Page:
housing bill."
Denton's unemployment
rate was 6.4 percent as of
July, according to the U.S.
Bureau of Labor Statistics.
While this rate is less than
that of the state overall, with
two universities' students
and adults struggling to find
work the task can be difficult.
"The jobs go really fast,"
pre-studio art freshman Alex
Clifton said.
Clifton wants a job because
she is about to get her driver's
license and will have to front
the bills for her car herself.
Kurt Krause, director of
the Career Center located in
Chestnut Hall, said he sees
a correlation between the
people who do get hired and
those who don't.
"Search early and often,"
Photo by Zac Switzer/Senior Staff Photographer
Mechanical and energy engineering senior John Lauricio puts the finishing
touches on some grub at Potbelly. Lauricio is one of 20 students who to UNT
and work part time at the sandwich joint.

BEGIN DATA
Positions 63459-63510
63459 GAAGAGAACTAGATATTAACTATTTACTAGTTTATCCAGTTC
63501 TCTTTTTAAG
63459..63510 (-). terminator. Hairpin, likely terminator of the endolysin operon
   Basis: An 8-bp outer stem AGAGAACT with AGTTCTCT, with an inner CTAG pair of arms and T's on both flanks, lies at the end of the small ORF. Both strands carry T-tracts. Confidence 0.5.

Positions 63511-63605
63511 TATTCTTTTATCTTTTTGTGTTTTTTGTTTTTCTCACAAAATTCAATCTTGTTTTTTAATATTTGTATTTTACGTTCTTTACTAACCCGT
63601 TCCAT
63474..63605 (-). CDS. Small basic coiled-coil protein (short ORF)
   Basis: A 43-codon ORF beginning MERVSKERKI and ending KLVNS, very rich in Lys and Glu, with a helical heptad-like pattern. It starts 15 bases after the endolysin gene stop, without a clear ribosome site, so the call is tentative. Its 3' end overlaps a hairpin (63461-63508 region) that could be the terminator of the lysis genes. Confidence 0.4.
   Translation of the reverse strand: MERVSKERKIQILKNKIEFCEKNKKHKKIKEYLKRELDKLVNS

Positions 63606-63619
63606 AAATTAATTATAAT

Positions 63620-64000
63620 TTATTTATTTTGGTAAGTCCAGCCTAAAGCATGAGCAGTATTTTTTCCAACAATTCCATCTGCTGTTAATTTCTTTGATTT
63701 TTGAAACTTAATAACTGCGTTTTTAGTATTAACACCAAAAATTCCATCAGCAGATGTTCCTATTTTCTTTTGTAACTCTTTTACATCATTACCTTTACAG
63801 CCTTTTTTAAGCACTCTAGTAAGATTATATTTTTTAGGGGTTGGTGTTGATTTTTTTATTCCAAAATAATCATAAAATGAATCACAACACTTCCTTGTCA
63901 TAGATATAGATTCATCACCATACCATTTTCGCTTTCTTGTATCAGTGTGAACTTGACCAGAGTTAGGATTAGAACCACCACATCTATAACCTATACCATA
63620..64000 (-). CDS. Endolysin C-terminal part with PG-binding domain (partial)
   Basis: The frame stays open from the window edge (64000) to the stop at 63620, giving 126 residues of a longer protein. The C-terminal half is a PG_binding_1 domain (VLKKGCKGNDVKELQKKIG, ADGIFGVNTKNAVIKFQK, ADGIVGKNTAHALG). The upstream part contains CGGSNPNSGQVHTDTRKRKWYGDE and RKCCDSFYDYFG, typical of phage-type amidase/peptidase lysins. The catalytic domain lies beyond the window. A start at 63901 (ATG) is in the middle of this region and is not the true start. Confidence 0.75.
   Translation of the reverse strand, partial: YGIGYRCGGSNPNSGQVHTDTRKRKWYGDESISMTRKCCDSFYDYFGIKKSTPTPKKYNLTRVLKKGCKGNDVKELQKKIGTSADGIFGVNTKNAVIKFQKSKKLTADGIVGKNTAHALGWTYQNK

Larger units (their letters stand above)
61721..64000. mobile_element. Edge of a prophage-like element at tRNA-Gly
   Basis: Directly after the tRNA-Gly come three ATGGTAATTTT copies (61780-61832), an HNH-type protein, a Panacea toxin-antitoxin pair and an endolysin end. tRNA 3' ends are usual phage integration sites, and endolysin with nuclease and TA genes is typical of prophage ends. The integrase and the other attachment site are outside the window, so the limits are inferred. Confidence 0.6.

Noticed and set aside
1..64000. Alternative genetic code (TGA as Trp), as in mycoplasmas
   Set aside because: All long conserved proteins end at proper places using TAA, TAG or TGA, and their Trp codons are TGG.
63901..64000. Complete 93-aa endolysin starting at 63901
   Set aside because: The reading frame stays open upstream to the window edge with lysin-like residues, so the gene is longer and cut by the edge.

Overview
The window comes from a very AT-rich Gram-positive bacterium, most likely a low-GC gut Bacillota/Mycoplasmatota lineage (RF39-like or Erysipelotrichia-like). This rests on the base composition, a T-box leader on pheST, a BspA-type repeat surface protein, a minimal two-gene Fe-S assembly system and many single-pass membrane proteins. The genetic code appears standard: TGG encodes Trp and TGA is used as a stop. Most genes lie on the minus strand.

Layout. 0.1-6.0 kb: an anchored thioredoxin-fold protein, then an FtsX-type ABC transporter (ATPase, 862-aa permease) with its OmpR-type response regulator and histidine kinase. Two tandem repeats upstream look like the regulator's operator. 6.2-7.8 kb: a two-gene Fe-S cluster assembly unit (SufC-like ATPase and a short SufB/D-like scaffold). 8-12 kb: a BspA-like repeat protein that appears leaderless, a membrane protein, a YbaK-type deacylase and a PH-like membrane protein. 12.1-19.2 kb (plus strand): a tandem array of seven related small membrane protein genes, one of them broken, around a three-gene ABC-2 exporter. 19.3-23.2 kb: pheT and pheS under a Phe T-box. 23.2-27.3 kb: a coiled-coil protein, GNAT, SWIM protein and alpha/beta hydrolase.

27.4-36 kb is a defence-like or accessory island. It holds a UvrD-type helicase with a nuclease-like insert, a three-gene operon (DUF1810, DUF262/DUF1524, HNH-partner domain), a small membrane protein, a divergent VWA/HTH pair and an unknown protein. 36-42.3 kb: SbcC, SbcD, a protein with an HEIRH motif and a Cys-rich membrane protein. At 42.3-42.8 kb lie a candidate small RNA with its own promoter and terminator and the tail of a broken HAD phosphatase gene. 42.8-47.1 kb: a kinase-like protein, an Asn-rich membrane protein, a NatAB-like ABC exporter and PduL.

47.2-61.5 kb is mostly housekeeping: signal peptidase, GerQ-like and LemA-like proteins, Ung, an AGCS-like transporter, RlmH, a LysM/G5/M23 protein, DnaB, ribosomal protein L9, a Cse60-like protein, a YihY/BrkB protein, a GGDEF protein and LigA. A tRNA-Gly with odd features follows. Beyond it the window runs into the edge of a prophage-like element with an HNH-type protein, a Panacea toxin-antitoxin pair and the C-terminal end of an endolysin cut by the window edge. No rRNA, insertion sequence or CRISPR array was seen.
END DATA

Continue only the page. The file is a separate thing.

he said. "Don't get discouraged."
Many students who do have
part-time jobs work at busi-
nesses around the city.
Christina Jones, a manager
at Potbelly Sandwich Shop on
West Hickory Street, has 25
employees, 20 of whom are
In addition, 16 out of 23 of
the employees at MacDaddy's
are students. Owner Brandon
Wertz says he allows a flexible
"School first, work second,"
he said.
The Eagle Network is an
online tool that students can
use to find jobs.
See JOBS on page 3
Talking crosswalk advises pedestrians
News I Page 2
Lecture to discuss Mexican-American middle class
Arts & Life i Page 3
Tonight's debate promises excitement
Views I Page 5

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Stratso, Chelsea. North Texas Daily (Denton, Tex.), Vol. 100, No. 16, Ed. 1 Wednesday, October 3, 2012, newspaper, October 3, 2012; Denton, Texas. ( accessed May 25, 2018), University of North Texas Libraries, The Portal to Texas History,; crediting UNT Libraries Special Collections.